Instead, the administration has agreed to play "small ball" with Republican lawmakers worried about re-election prospects. This budget appears to be carefully crafted to protect GOP House incumbents in 2012.
The minimum foundation grant for K-12 schools is maintained. Higher education receives a modest increase*. Additional law enforcement money for Michigan’s poorest cities represents but a start.
A 2013 budget continues the path charted in 2012, but lacks the current budget’s ambition to craft big new solutions for long-standing problems. The big idea last year was to repeal state business taxes for most firms, replace them with a less complicated levy on corporations and address inequities in the income tax code.
With some Republicans itching to use the first real budget surplus in years to return the income tax rate back down to 3.9 percent over time, Snyder, Lt. Gov. Brian Calley and Budget Director John Nixon reiterated that a budget that assumes the stability of a 4.25 percent rate won’t be financing new tax cuts.
If the administration sticks to that, it’s a large deal in that it defies conservative orthodoxy that any new dollar in revenue should be promptly returned to taxpayers. What the budget doesn’t do, however, is redress budget harm caused by what has been an ideological refusal to adequately fund state services as essential to economic health as proponents say tax cuts are.
Such caution explains perhaps the budget proposal’s worst feature: The transfer of $116 million from the general fund to ensure the Michigan Department of Transportation can fully match federal highway aid.
While the move perhaps bows to political reality, it undercuts the efforts of lawmakers who took seriously Snyder’s appeal last year that roads and transit require another $1.4 billion in annual investment. In a budget presentation delivered two weeks after the bills were introduced to raise that kind of cash, Snyder said, “We need to look at the fact that we have infrastructure that’s going away very quickly and we need to invest more in infrastructure for the long term.”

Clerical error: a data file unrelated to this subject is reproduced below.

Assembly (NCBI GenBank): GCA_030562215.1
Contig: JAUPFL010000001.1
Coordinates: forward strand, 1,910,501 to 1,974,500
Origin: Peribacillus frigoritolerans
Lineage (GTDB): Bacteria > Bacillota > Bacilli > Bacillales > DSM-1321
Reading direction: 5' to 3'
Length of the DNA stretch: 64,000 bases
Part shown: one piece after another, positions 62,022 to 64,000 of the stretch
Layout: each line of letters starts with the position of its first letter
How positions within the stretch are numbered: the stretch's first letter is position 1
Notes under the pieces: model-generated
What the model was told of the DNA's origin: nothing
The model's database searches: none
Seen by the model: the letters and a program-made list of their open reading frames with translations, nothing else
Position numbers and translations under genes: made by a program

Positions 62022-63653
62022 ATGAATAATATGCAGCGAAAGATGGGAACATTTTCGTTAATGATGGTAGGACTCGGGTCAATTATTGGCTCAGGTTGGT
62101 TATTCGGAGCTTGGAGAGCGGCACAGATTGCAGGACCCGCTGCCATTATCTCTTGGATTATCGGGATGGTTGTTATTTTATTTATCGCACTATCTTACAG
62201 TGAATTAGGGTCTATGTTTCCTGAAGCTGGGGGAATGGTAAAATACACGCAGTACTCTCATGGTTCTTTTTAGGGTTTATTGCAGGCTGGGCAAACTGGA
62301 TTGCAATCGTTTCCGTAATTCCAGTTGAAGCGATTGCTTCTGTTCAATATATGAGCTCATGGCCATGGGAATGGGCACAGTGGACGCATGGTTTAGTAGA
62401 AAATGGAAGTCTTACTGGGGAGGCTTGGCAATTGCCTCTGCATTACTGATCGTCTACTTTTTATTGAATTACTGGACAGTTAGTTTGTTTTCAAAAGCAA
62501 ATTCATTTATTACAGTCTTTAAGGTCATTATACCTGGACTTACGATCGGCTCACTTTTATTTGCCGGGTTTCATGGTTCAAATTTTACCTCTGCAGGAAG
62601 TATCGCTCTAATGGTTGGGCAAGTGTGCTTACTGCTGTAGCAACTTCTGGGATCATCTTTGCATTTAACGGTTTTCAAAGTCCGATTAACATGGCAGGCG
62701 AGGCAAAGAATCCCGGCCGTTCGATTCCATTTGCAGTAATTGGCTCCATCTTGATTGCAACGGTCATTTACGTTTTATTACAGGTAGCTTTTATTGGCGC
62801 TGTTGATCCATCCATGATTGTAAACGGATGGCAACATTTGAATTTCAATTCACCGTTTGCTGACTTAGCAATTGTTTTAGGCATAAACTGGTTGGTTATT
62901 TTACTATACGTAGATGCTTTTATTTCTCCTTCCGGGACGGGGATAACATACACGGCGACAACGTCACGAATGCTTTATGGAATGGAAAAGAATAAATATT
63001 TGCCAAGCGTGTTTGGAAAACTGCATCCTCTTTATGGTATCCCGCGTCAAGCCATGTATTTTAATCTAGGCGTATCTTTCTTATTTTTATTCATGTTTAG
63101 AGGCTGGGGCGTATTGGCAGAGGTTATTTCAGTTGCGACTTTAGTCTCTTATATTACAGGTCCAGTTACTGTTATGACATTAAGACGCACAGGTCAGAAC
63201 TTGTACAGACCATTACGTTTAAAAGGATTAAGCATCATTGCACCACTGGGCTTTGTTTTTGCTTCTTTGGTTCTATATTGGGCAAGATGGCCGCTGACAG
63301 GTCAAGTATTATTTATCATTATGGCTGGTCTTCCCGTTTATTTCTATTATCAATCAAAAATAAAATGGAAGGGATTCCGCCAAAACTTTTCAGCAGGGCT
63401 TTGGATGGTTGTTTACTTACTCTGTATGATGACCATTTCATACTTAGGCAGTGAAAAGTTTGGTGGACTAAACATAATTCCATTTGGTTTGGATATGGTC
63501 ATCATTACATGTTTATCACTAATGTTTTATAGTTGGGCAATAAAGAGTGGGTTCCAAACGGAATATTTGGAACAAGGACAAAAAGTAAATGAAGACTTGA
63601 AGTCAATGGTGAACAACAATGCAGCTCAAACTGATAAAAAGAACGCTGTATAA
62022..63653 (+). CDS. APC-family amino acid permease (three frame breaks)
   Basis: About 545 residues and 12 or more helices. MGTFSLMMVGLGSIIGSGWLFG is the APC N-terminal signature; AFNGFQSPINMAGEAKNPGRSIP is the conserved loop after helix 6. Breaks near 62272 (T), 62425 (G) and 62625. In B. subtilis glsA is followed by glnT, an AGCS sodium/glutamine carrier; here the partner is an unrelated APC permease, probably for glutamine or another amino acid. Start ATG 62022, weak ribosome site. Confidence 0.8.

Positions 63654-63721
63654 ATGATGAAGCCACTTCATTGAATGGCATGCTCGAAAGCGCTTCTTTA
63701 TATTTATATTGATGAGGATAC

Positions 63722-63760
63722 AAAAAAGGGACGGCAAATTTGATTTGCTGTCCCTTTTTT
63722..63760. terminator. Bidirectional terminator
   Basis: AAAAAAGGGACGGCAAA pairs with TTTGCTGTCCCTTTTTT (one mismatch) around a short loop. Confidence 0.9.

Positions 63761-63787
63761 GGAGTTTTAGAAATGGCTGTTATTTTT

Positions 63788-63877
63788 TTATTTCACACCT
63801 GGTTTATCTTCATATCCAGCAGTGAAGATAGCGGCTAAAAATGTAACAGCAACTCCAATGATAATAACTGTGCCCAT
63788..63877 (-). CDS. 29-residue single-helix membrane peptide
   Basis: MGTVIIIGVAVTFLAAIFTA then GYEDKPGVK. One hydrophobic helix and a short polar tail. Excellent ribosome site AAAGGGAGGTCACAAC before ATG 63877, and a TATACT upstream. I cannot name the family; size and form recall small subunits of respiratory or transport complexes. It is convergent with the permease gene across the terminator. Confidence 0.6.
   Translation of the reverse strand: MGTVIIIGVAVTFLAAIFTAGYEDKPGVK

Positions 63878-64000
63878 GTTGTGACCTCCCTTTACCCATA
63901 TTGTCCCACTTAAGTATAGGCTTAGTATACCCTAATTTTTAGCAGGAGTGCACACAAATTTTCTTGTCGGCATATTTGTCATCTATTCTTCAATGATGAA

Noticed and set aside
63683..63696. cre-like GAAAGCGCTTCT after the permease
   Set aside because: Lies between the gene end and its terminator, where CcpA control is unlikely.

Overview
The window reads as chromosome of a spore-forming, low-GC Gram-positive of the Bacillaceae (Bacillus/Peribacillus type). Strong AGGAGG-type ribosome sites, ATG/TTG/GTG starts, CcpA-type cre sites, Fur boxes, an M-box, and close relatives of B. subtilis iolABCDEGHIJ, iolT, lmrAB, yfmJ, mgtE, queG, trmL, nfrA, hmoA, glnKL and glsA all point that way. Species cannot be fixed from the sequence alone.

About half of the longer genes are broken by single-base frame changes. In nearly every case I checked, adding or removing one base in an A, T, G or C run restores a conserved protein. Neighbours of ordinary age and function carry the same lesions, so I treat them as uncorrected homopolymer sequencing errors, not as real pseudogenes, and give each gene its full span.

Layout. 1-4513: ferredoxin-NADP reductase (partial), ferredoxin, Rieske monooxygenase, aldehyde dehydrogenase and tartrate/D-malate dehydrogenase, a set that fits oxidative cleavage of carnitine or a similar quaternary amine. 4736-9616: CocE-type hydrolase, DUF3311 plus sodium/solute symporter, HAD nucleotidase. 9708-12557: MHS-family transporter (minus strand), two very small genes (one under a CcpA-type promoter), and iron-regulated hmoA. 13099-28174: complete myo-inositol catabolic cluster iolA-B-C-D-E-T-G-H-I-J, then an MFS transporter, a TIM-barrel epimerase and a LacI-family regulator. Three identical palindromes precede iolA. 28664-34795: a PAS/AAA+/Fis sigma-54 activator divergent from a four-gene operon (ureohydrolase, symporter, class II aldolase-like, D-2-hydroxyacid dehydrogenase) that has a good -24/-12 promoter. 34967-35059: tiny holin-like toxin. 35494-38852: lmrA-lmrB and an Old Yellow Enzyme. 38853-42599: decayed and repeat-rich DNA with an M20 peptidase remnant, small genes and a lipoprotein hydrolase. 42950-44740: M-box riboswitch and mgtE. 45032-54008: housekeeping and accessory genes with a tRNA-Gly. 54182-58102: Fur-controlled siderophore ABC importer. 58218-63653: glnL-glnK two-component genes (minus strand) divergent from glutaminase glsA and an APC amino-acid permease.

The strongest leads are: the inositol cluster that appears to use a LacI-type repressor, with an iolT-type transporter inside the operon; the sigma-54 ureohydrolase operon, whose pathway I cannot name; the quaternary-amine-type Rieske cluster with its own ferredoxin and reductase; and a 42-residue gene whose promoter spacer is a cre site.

His budget, however, assumes that the revenue required for that additional investment won’t be approved in time for a 2013 construction season that starts 14 months from now. Thanks to a one-time surplus in the general fund, lawmakers can take a pass. But it's money not available for programs the general fund already is inadequately supporting.
For example, that $116 million could restore half the 2012 state aid cut to universities. Instead, Snyder’s budget gives universities that have lost $2,300 per student in state aid since 2001 a mere $130 of that back.
Universities will continue to receive about $200 million in School Aid Fund dollars. Conversely, the SAF gets it right back through an equal contribution from the general fund. That preserves another pretty big 2012 move to convert a SAF designed for K-12 into more of an all-purpose pool for preK-16.
That doesn't have to be a bad thing, as Nixon questioned whether the current funding stream for education is “still appropriate for the services we’re trying to deliver.”
It's a stream diminished annually through declining property values and the ongoing shift in consumer spending from taxable goods to untaxed services. The stream will be further narrowed if no reliable source of revenue is found to off-set a phase-out of the state's personal property tax sought by Republicans at the Capitol.
But as with transportation fees and revenues, any discussion of, say, extending the sales tax to consumer services, which could both bolster state aid for education and finance a business property tax cut, will be put off. There apparently won't be the time, given Snyder’s insistence that full-time lawmakers complete the budget at the same swift pace a part-time legislature would.
Policy prescriptions Snyder outlined last year to tackle shredded local balance sheets, crumbling infrastructure and K-12 performance are all sound. It's expected that his March message on criminal justice will take on tough challenges as well.
The effort put into those special messages by the administration suggests the issues have the same priority on the list of "relentless positive action" items that the business tax overhaul did -- an overhaul the governor told the Detroit Economic Club had significantly improved the state's standing as a place for employers to invest.
But, as they are being addressed with relatively small pots of money -- quite unlike the business tax cut -- Snyder's budget makes it plain they really don't.
Peter Luke was a Lansing correspondent for Booth Newspapers for nearly 25 years, writing a weekly column for most of that time with a concentration on budget, tax and economic development policy issues. He is a graduate of Central Michigan University.